Digital LC Meter Version 2


An "improved" inductance / capacitance meter by Phil Rice VK3BHR
Actually, it works much the same as the original.

This version was a club project of the Midland Amateur Radio Club - http://www.marc.org.au

It differs from the original in that:
  • A 16F628 PIC is used. This has internal comparator, which means the LM311 is no longer needed.
  • Software calibration is used. The finished meter can be calibrated against "any" accurate capacitor within the range 100pF to about 10000pF.
  • A PC Board layout is available (see below).

The Circuit



Special Components.
  • No particularly accurate components are required, except for one (or more) accurately known "external" capacitors used to calibrate the meter.
  • The two 1000pF capacitors ("C" and "Ccal") should be fairly good quality (stability is important, accuracy is not ;-). Polystyrene are preferred. MKT are fine, as are Mica. Greencaps tend to drift in value too much. Avoid ceramic capacitors. Some of these can have high losses (and it is hard to tell).
  • The two 10uF capacitors in the oscillator should be NEW tantalum ones (for low series resistance/inductance). Alternatively, "low ESR" aluminium capacitors can be used. You could add a 0.01uF ceramic capacitor in parallel with each, "just to be safe".
  • The 4MHz crystal should be a genuine 4.000MHz one, not something approximate to 4MHz. Every 1% error in crystal frequency adds 2% error to the indicated inductance value.
  • The relay should be a low current one. The PIC can only provide about 30mA of drive current. The relay should be able to "pull in" with 4.5 volt applied to the coil. (Most 5volt reed relays will be OK).
  • Don't forget the "catch" diode across the relay coil!

PC Board

Board artwork, "ready for ironing on"
Board component layout & and better copy of Circuit diagram
Alternative Board artwork by Peter ZL2VK


The Code

Source code, excluding floating point +-/*
Assembled Hex code (complete, ready to work!)
Alternative Assembled Hex code (also complete, ready to work!)
For displays that show only 8 characters using the other hex file.


Calibration Instructions.

Visit http://www.marc.org.au
Click on the link to LC Meter on the left side of the page (Under the Projects heading).

Here's a copy of it all anyway.
  1. Check that you have put all the components in the right places.
  2. Check that you have soldered every lead.
  3. Double check the PIC orientation, the diode and the 7805.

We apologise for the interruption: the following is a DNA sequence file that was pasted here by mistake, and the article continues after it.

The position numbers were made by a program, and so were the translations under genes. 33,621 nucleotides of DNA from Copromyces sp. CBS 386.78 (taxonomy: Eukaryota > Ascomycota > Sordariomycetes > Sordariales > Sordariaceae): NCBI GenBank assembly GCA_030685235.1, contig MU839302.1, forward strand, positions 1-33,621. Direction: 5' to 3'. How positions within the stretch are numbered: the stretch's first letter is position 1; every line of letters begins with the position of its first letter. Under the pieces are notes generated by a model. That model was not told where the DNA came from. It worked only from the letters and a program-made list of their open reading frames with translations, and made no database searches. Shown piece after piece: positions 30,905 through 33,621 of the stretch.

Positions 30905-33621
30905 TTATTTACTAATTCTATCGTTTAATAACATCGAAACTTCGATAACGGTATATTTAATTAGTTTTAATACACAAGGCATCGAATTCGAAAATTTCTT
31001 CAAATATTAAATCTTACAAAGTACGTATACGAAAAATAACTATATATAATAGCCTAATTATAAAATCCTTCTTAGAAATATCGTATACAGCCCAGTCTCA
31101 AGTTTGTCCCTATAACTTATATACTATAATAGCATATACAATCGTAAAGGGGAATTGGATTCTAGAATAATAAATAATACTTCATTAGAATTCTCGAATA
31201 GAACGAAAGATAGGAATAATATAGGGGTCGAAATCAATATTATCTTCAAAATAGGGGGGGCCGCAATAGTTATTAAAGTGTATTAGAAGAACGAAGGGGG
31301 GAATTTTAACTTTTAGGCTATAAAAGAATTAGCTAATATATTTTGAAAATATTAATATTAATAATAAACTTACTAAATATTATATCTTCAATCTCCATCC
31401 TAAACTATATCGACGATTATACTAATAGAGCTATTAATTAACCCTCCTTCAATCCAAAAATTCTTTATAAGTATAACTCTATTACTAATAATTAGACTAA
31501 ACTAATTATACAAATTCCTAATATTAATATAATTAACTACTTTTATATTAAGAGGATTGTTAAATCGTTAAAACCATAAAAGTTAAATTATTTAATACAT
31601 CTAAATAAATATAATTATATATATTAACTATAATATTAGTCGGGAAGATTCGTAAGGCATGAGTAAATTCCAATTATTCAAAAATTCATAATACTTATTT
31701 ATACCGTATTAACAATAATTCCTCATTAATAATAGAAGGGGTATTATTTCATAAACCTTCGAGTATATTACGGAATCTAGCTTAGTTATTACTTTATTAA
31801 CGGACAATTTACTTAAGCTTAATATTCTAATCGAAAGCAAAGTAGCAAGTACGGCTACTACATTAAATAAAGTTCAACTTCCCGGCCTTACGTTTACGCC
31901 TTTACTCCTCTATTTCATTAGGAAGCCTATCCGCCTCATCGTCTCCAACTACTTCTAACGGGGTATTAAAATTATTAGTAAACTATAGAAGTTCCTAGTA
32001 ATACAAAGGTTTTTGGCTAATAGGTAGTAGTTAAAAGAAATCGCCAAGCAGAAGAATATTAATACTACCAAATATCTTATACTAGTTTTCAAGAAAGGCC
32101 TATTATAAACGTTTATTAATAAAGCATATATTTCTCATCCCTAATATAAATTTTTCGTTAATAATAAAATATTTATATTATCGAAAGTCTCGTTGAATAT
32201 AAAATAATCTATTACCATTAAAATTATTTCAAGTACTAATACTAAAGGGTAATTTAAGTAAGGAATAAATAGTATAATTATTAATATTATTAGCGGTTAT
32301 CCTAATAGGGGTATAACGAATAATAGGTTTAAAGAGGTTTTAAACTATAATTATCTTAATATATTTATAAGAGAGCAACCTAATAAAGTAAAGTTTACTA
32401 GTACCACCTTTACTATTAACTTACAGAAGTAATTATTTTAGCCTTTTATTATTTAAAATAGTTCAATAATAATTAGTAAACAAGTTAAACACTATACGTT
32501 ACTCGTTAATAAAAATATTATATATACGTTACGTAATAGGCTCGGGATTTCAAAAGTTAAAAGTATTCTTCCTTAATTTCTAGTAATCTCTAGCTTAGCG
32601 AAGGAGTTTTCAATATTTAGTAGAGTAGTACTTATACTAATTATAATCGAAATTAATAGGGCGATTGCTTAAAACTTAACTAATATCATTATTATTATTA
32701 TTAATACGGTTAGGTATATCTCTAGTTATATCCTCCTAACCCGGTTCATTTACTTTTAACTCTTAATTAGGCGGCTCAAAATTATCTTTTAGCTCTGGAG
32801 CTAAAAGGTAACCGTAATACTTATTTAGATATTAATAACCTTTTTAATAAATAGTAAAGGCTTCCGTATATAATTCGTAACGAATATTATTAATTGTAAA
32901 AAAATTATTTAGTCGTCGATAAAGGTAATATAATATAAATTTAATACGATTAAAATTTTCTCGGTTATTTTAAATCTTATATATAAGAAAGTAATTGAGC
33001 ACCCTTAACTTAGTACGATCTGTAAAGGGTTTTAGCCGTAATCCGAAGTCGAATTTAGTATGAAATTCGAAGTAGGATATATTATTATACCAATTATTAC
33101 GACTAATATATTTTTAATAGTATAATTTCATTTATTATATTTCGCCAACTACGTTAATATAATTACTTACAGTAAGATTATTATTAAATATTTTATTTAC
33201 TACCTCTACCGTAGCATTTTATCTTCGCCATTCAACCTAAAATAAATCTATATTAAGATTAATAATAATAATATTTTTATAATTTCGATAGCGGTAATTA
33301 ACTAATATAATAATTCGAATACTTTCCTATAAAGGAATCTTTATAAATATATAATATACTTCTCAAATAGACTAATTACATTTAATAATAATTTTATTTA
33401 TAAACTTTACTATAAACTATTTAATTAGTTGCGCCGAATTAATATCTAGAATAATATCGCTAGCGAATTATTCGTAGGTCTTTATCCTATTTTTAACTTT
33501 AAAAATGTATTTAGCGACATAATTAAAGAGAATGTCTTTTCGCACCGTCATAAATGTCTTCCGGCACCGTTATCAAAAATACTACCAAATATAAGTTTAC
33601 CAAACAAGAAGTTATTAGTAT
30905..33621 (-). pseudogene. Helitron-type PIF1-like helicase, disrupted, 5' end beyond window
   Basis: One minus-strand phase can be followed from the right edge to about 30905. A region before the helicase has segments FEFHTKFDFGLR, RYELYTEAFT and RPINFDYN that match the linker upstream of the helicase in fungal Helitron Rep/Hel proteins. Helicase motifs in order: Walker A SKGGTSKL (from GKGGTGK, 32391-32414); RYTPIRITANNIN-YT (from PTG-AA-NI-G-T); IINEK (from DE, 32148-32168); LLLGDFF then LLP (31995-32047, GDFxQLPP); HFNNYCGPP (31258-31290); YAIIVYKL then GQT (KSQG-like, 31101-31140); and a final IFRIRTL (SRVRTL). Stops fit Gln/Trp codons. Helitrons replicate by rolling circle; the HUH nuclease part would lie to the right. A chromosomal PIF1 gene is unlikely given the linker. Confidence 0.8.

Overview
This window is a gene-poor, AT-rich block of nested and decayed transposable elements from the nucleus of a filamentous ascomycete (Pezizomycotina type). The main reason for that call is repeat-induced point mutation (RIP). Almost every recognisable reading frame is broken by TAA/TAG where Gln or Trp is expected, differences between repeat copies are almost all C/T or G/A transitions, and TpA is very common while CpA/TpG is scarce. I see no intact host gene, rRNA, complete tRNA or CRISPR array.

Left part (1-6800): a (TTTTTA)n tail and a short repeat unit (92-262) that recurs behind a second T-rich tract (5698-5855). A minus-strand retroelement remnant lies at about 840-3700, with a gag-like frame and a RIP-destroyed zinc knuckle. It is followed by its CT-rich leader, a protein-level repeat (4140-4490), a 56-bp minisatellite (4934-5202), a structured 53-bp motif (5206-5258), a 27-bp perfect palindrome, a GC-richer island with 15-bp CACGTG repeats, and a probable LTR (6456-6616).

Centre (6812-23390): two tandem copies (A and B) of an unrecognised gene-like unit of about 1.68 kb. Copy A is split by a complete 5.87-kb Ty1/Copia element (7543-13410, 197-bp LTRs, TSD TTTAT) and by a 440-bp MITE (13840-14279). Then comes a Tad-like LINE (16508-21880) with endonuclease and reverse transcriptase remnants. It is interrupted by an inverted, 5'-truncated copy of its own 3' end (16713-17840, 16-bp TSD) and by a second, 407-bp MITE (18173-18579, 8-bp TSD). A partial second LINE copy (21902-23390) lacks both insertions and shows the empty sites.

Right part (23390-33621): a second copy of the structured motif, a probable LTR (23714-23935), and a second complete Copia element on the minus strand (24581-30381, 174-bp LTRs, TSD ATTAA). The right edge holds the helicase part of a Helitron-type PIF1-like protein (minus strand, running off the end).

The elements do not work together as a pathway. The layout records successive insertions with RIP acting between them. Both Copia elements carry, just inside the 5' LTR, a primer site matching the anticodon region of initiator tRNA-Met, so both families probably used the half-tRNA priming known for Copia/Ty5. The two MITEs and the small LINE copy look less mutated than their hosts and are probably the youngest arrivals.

4. Don't forget - the PIC (as purchased) isn't programmed. You gotta load the LC Meter code into it before it will work.
  5. Apply power carefully. If possible, use a variable regulated supply for the first try. Measure the supply current while gradually increasing the voltage. The current should be below 20mA. The prototype drew just 8mA. If you see nothing on the display and everything else checks out OK, try adjusting the Contrast trimpot. If it is set too far off, you will see nothing. The display should briefly show the word Calibrating, then C=0.0pF (or some other capacitance up to +/- 10pF ).
  6. Allow several minutes "warm-up", then press the "zero" button to force a re-calibration. The display should now show C=0.0pF.
  7. Connect your "standard" capacitor. The LC meter should read somewhere near its value (with up to +/- 10% error).
  8. To raise the indicated capacitance, join the links marked "4" on the diagram below. To lower the indicated capacitance, join the links marked "3" on the diagram below. When the indicated value is "close enough" to the standard, remove the link. The PIC will remember the calibration. You can repeat this as many times as you like (up to 10,000,000 times I think before you wear out the PIC).
  9. If the meter misbehaves, you can use the links "1" & "2" to check the oscillator frequency. Apply link "2" to check the free running frequency "F1" of the oscillator. This should be shown as 00050000 +/- 10%. If this reading is too high (near 00065535), the meter may go into "numerical overflow" and give you an error message. If the reading is too low (say below 00040000), you will lose some accuracy. Apply link "1" to check the "calibration" frequency "F2". This should be near 71% +/- 5% of the "F1" reading that you get by applying link "2".
    If the two frequencies are less than 2% different, then the relay may be "faulty". See the FAQ
  10. Experts may like to adjust the inductor value to raise F1 to near 00060000 to obtain maximum resolution from the meter. An "L" value of 82uH is preferred instead of the specified 100uH (but you can't buy 82uH inductors in Bendigo).
  11. If the meter shows near 00000000 for F1 and or F2, then recheck the wiring around the L/C switch, 'cos it sounds like your oscillator has stopped.
  12. The Inductance measuring function is automatically calibrated when you calibrate the capacitance function. All the testing required is to check that the meter can be "zeroed" with the terminals shorted together.
Test Links
  1. Check F2

  2. Check F1

  3. Lower C

  4. Raise C


HELP! It doesn't work.

There is now a "faq". Click this link.
I will add answers as problems arise (as they are bound to do ;-).


Front Panel Artwork by Peter ZL2VK

Click here!